1. Authentically acknowledge the relationship and situation:
“I realize that you’re just learning about our plans, [first name], but given your interest in [nonprofit/project/community], I don’t know exactly where to go from here other than wanting to be sure you have the opportunity to make the kind of difference we’ve been talking about.”
2. Restate the funding priorities, donation tiers, or leadership giving range:
“As we’ve discussed, our leadership giving ranges from $10,000 to $100,000.”
3. Make the ask:
“So, tell me, [first name], where do you see yourself?”
Similar to the first technique, don’t try and fill space after you make your ask. Stay quiet and let the donor respond first!
Pro Tip: When you arrive at the point in the conversation where the goal, giving levels, and impact are about to be discussed, ask the donor for permission to discuss the funding plan. For instance, “Jackie, would it be OK if we discussed the funding plan for the initiatives we’ve been talking about?”
Responding to “Let Me Think About It”
The likelihood that your donor will say “yes” on the spot is slim. In fact, the vast majority of the time, they won’t. Take this opportunity to learn a little more about where the donor is at.
You’ll want to confirm the donor’s interest in your cause or project and then see if a change in timing helps (e.g. “I understand you want to think about it. Is there anything we can do with the timing to make this possible for you?”).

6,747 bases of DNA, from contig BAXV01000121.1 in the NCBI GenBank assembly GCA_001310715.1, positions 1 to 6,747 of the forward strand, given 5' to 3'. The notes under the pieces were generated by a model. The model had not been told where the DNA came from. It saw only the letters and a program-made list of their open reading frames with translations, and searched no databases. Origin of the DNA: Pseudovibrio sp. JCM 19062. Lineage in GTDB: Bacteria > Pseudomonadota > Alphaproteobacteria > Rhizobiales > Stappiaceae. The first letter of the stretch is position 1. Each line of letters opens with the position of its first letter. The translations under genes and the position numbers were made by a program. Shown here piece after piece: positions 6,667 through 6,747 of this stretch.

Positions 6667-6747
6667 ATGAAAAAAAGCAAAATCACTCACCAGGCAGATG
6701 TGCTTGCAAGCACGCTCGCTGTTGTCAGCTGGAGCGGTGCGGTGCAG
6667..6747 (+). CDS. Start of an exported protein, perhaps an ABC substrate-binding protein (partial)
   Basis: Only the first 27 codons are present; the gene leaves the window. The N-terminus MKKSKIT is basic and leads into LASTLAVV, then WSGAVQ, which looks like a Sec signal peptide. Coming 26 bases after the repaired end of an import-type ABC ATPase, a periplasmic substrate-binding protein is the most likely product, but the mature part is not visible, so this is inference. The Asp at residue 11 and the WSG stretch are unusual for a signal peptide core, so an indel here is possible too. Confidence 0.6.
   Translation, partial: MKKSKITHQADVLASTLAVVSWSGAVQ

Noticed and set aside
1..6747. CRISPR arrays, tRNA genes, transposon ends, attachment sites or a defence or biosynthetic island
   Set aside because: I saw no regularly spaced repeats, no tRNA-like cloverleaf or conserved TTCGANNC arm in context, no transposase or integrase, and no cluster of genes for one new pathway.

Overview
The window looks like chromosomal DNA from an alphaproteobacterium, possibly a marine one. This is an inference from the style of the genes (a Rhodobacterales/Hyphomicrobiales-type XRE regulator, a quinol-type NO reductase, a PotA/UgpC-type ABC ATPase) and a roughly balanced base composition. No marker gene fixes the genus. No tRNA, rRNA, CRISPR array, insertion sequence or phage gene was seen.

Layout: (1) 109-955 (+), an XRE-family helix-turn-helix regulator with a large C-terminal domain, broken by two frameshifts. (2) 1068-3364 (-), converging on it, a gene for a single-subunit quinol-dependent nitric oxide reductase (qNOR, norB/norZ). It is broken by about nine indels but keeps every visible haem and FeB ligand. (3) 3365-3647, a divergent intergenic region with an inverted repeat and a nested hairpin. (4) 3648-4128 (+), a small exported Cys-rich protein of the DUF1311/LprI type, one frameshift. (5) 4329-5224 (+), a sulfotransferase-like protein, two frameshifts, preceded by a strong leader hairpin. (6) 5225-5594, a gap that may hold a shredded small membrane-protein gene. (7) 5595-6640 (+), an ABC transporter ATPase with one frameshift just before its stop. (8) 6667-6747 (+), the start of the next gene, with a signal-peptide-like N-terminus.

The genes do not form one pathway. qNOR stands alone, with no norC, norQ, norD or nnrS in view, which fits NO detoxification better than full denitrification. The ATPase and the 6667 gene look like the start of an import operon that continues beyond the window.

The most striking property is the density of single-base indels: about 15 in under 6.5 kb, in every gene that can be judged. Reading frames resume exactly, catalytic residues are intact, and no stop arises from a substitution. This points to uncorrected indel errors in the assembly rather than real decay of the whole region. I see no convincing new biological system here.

Alternatively, if there’s another person (like a spouse) that needs to be in on the conversation, offer to involve them. Set a time to speak in the near future that includes both decision makers.
Unless you hear a definitive “no way” or “can’t possibly afford that”, don’t mistake initial reactions to your ask as invitations to negotiate. When you do hear a hard “no”, that’s when the following negotiation tactics come into play:
- Inquire and see if there is a timing solution
- If timing isn’t the case, re-ask at 50% of the original amount
- If you’re still stuck at “no”, ask the donor what amount of money would be possible for them now
Unless You Are At “Yes”, Set A Follow-Up Date
If your donor wants time to consider the opportunity, set a follow-up date. Otherwise, you’ll find yourself chasing after the donor – even if the donor wants to give. When setting a follow-up, offer to do what you did initially. If you met in-person, offer to return in-person; if you were on Zoom, offer to set up another Zoom call. Let your donor know that you’ll be available to answer any questions they may have.
If your donor declines, try setting up a phone call instead. We recommend offering two date/time options, two weeks out.
Asking a Donor for Money Via Zoom
It’s totally possible to have thoughtful conversations over Zoom and the techniques detailed above are interchangeable whether you’re asking in-person or online.
The goal for a Zoom meeting is simply to get it on the calendar. For context, most in-person donor visits run 40-60 minutes. On Zoom, a typical donor visit will run 30-45 minutes. We recommend providing your donor with two date/time options. If you’re unsure how long a Zoom visit should be or if your donor asks, 30 minutes should be sufficient.